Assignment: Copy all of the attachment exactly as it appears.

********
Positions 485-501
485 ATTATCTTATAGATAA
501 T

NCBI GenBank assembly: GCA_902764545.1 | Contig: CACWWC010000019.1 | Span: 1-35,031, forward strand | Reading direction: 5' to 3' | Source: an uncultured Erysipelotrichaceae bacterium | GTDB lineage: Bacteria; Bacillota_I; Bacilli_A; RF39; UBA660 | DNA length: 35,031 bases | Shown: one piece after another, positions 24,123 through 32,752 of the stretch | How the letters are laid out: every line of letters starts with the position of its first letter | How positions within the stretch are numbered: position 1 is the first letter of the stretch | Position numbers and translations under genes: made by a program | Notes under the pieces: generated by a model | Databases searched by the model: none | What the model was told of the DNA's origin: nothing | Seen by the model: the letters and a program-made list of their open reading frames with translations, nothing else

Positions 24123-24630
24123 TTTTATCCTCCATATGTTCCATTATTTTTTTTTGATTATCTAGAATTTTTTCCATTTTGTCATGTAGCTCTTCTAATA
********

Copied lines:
Positions 485-501
485 ATTATCTTATAGATAA
501 T

NCBI GenBank assembly: GCA_902764545.1 | Contig: CACWWC010000019.1 | Span: 1-35,031, forward strand | Reading direction: 5' to 3' | Source: an uncultured Erysipelotrichaceae bacterium | GTDB lineage: Bacteria; Bacillota_I; Bacilli_A; RF39; UBA660 | DNA length: 35,031 bases | Shown: one piece after another, positions 24,123 through 32,752 of the stretch | How the letters are laid out: every line of letters starts with the position of its first letter | How positions within the stretch are numbered: position 1 is the first letter of the stretch | Position numbers and translations under genes: made by a program | Notes under the pieces: generated by a model | Databases searched by the model: none | What the model was told of the DNA's origin: nothing | Seen by the model: the letters and a program-made list of their open reading frames with translations, nothing else

Positions 24123-24630
24123 TTTTATCCTCCATATGTTCCATTATTTTTTTTTGATTATCTAGAATTTTTTCCATTTTGTCATGTAGCTCTTCTAATA